Who Did You Pretend to Be When You Were A Kid?
One of the most popular ice breaker questions from my participants when doing a workshop is “who did you pretend to be when you were a kid?”
It’s amazing the responses you get: Spider Man! Batman! The Incredible Hulk! James Bond!
I remember at primary school I used to spend my break times with my friends playing Star Wars. Luke Skywalker was my favourite character so we’d have imaginary light sabre battles complete with sound effects. We believed we were those characters, we’d see the film’s scenes in our mind’s eye. Sometimes with more elaborate sequences we’d rehearse and do repeated cuts till we felt like we’d done the scene justice!
Role play was part of our lives back then and as kids we love it. Fast forward to today and mention the words “role play” in a workshop and it strikes terror in even the most rejection hardened salesperson. So why is this?
I’m genuinely curious to find out! Where does the fear lie? When did our ability to try new things and not worry about the odd mistake creep in?
I did a workshop recently and we constructed some opening statements at first in written form. They were great- they were focussed on the Prospect, on outcomes, on stuff they’d potentially be interested in. Not the “here’s what we do” show up and throw up approach!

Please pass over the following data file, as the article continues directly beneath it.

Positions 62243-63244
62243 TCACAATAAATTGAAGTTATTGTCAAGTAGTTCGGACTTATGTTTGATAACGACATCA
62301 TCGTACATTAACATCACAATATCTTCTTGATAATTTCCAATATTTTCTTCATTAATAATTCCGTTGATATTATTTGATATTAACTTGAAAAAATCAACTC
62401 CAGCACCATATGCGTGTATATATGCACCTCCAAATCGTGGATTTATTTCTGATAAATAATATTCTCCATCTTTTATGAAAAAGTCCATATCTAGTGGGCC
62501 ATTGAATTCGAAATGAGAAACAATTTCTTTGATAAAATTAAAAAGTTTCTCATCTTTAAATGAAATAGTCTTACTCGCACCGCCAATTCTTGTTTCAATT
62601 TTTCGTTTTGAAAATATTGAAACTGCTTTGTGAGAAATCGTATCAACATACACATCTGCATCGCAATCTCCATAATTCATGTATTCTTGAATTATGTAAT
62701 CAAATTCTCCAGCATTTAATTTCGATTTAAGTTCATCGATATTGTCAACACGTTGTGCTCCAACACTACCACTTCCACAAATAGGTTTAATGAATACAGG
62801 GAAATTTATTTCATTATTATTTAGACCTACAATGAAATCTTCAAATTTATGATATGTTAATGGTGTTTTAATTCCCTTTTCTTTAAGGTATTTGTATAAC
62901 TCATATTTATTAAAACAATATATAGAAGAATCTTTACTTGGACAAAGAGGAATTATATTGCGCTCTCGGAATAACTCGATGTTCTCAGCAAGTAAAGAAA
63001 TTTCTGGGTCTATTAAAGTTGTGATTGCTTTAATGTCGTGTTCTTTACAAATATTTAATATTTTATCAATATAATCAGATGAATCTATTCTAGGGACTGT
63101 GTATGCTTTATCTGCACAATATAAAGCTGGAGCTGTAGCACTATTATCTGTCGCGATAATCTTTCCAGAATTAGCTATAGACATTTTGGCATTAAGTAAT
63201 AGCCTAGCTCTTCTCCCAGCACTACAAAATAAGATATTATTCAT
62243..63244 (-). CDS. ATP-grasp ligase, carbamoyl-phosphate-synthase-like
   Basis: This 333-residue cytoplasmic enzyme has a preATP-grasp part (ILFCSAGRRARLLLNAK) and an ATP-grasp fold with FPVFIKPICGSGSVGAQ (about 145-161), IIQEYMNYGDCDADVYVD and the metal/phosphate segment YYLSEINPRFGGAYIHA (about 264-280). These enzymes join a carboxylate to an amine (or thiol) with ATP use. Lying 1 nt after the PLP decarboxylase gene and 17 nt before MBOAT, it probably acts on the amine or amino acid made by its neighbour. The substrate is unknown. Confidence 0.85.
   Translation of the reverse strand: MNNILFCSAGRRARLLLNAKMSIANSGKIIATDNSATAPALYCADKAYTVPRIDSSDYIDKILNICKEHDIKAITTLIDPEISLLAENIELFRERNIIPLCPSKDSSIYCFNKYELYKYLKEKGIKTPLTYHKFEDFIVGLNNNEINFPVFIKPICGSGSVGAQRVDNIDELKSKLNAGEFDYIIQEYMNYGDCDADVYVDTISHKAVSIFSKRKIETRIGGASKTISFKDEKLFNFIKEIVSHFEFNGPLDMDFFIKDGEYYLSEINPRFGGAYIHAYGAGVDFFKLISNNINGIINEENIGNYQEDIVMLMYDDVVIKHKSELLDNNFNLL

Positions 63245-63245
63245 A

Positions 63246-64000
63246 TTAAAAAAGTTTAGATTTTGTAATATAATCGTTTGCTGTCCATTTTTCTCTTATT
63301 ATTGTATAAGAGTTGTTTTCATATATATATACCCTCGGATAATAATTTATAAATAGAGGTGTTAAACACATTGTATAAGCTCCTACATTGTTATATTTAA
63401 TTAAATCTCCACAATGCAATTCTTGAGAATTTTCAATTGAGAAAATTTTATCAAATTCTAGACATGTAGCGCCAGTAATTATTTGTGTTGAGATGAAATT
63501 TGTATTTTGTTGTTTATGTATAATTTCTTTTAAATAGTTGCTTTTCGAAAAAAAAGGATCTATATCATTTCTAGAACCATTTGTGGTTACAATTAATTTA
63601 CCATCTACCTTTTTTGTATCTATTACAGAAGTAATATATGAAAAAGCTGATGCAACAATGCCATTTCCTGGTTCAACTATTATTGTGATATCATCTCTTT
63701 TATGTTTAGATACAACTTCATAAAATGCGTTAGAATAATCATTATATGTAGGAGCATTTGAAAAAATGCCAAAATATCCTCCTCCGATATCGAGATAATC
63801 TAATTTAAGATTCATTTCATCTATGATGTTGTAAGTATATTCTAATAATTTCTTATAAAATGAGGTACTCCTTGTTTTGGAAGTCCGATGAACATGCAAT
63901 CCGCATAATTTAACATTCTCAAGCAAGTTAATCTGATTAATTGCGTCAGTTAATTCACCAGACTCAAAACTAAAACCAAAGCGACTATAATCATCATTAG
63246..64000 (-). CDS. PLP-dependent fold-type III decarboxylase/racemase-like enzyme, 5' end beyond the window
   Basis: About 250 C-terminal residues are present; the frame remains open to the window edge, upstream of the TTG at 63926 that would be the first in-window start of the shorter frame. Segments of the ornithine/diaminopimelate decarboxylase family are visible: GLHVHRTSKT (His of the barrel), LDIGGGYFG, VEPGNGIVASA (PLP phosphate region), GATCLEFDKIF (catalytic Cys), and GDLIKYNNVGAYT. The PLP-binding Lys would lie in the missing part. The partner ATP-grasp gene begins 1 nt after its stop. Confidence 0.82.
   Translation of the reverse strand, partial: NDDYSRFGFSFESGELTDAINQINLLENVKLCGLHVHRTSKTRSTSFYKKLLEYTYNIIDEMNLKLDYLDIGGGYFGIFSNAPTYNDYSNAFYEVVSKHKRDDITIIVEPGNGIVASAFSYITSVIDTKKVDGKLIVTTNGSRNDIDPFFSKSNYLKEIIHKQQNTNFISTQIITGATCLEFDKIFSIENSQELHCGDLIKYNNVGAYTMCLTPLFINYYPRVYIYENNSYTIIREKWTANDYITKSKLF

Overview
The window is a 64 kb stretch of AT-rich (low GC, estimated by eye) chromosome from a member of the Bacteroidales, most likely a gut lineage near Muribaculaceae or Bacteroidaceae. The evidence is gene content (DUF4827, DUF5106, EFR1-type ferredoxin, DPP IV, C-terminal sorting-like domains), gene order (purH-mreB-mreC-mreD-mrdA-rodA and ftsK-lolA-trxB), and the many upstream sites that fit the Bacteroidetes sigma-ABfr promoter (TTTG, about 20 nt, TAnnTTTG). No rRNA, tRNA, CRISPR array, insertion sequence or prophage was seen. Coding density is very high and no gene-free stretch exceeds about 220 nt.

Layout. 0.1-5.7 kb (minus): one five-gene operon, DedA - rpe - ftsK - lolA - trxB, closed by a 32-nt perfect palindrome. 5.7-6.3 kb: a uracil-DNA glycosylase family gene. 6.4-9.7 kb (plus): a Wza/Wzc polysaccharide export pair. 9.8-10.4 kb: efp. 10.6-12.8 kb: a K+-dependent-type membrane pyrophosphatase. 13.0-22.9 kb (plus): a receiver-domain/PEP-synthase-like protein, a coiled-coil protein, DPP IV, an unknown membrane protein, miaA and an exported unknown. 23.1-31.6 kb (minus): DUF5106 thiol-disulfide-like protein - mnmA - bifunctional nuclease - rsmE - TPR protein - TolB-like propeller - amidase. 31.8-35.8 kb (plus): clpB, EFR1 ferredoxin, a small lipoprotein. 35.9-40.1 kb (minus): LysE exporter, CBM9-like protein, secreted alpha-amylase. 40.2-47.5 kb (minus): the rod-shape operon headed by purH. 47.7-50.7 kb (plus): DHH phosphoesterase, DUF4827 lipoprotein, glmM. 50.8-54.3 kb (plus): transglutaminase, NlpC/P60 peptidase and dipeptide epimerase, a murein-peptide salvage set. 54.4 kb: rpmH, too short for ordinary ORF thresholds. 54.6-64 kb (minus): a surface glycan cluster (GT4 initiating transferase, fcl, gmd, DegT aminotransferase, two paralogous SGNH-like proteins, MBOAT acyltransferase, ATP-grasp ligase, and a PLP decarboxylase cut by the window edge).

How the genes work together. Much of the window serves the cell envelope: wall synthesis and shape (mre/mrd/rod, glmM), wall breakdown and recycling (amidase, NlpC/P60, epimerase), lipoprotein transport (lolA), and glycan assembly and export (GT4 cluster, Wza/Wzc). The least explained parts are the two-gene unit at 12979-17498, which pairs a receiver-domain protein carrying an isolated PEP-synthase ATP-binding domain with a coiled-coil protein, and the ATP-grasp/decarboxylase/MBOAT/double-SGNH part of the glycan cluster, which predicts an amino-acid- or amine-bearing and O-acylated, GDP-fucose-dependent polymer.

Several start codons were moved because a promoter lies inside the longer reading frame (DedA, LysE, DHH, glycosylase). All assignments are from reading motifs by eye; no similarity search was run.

When role playing this bit of the call it was evident they needed some work to get them to flow and sound natural. There were bits that already sounded great- excellent! We knew what would work. There were some unnecessary words that got tossed out. We fed back as a group with some really helpful tips coming from different team members. By the end of it we had some really effective curiosity driven statements to try out in a live setting.
Doing this with every bit of any scenario is massively helpful- the acid test being “how does it sound being delivered out loud?” And: “What’s the response likely to be when the customer/ Prospect hears it?”
The result is something people feel confident to use and keen to start their conversations. Growing confidence, that’s what it’s all about!
So maybe we need to talk ourselves into doing the role play, the awkwardness soon goes when everyone gets involved.
If it’s good enough for professional actors and bands to rehearse, it’s definitely what we need to do as business professionals to develop and improve. Imagine Dave Grohl and his band the Foo Fighters rocking up without doing a sound check! Every song is performed again and again to within an inch of its life before it’s worthy of a live airing!
We expect a good performance so let’s use the most effective way to improve our performance too.